- Raises should be better tied to performance. Most people expect their raise to be based on their performance and group budget/company success. That's it. At Meditech the other salaries in your group are also taken into account. This was more of a problem for the long-termers like 10+ years when the rest of the group was newer. They said it didn't matter how hard they worked or well they did, they'd still get a $0 or at most $1200 because they already outpaced the group. There's a surefire way to kill senior employee motivation.

- Getting a promotion doesn't necessarily get you a raise either. It merely raises your theoretical pay cap (they don't have hard caps last I checked). It can be raised but doesn't have to be. So oftentimes being promoted means taking on more responsibility now but not seeing any benefit until your next review comes around.

- On that note, advancement potential for those of a technical mind but not interested in management is limited. You've got Programmer > Senior Programmer > Computer Scientist. That's it. Computer Scientist appointments are few and kind of a big deal so you see quite a few folk languishing at Senior Programmer. If management is your kind of thing, there's more options available to you. But for geeks who want to grow in skill rather than clout it's very narrow.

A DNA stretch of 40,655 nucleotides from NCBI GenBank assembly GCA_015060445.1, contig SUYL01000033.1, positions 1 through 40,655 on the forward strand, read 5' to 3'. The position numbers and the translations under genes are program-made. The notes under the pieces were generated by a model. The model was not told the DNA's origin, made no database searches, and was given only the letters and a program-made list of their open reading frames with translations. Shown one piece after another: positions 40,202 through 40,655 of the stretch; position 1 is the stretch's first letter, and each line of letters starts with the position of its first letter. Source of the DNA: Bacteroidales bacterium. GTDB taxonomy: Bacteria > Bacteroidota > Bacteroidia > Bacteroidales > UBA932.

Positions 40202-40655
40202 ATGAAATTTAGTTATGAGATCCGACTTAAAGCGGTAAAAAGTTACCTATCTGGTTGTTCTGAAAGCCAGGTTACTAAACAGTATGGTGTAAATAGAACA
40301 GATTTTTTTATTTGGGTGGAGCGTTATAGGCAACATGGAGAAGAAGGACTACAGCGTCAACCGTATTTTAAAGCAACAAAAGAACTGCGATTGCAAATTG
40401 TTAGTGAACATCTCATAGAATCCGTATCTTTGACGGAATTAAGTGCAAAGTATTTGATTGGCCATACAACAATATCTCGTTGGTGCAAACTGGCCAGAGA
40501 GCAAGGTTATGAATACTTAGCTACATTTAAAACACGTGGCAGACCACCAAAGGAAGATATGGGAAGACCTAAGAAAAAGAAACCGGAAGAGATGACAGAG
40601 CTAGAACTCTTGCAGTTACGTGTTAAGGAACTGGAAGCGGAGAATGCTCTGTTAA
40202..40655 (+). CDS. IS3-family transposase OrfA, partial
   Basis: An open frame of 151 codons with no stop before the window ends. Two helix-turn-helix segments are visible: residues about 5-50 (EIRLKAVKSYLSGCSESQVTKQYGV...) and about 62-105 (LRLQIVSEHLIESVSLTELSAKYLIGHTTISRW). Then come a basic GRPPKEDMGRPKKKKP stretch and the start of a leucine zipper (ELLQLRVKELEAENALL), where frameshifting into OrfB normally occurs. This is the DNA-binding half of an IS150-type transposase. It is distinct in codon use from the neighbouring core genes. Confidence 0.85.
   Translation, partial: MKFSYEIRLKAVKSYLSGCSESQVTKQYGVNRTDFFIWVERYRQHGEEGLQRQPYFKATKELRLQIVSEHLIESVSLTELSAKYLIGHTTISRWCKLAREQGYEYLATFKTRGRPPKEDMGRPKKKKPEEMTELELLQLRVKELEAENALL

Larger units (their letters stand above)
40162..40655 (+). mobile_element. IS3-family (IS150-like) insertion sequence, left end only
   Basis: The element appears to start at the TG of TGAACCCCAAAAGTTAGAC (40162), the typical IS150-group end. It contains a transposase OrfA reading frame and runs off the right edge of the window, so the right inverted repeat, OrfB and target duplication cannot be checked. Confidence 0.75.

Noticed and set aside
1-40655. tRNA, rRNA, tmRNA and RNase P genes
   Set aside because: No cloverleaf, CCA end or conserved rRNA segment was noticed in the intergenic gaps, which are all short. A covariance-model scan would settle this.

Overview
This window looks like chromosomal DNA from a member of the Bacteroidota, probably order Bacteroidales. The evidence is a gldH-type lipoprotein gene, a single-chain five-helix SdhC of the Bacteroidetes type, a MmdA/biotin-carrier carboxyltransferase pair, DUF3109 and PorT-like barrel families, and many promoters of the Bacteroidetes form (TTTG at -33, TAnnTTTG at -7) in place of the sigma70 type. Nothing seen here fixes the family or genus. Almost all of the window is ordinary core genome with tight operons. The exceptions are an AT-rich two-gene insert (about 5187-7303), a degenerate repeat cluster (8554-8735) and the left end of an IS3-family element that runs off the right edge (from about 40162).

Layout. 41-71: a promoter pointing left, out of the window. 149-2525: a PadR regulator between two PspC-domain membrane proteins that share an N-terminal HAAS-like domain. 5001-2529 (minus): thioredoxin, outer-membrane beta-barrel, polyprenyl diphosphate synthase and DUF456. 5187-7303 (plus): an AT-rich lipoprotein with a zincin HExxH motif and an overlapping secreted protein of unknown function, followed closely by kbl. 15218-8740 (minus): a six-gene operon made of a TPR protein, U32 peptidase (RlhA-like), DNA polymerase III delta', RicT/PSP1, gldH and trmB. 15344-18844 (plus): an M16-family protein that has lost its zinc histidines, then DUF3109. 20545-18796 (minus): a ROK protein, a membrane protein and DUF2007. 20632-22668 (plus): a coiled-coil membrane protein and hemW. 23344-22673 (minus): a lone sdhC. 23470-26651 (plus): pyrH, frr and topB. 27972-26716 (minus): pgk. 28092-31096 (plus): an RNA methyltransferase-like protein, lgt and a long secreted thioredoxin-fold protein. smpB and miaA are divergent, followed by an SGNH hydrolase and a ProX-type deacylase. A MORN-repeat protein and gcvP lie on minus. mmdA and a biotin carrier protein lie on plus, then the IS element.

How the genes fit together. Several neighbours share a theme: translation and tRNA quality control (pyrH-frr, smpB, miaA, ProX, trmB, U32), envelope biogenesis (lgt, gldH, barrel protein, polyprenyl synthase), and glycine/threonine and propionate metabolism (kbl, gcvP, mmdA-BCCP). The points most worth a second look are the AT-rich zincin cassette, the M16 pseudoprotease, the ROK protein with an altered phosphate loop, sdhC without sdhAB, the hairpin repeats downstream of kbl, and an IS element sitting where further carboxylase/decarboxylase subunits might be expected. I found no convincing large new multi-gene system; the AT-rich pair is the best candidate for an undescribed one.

- Because the company only hires entry level and promotes from within, leadership promotion seems more like Survivor or attrition warfare than who would make a good supervisor or manager. In areas of high turnover, the one who lasts the longest is usually the one tapped. Highly motivated people who want to be managers/leaders usually leave before they get to that point.

- Pay/promotion aside, let's talk about other motivating factors. Appreciation/praise? Largely depends on your supervisor. Sometimes customers will appreciate what you do but not often. Freedom/Autonomy? Again, largely depends on your supervisor. Mine was fantastic but some micromanage hard. Learning opportunities/skill growth? The main reason why the reviews here recommend this only as a starter job. You will learn a great deal in your first years here but after a certain point it will stop. That's the point I would recommend trying to transfer to learn new/different skills. In the same position, once you've learned what you need to do the job proficiently there's almost no encouragement to go beyond.

- As implied by the last point, your supervisor can make your Meditech experience awesome or awful. Given the tenure/outlast modality, I unfortunately saw a lot of the latter. This was a killer for group morale, hampered or outright discouraged employees' development, would cause more turnover and oftentimes it was difficult to transfer out from under such supervisors. Which brings me to my last point...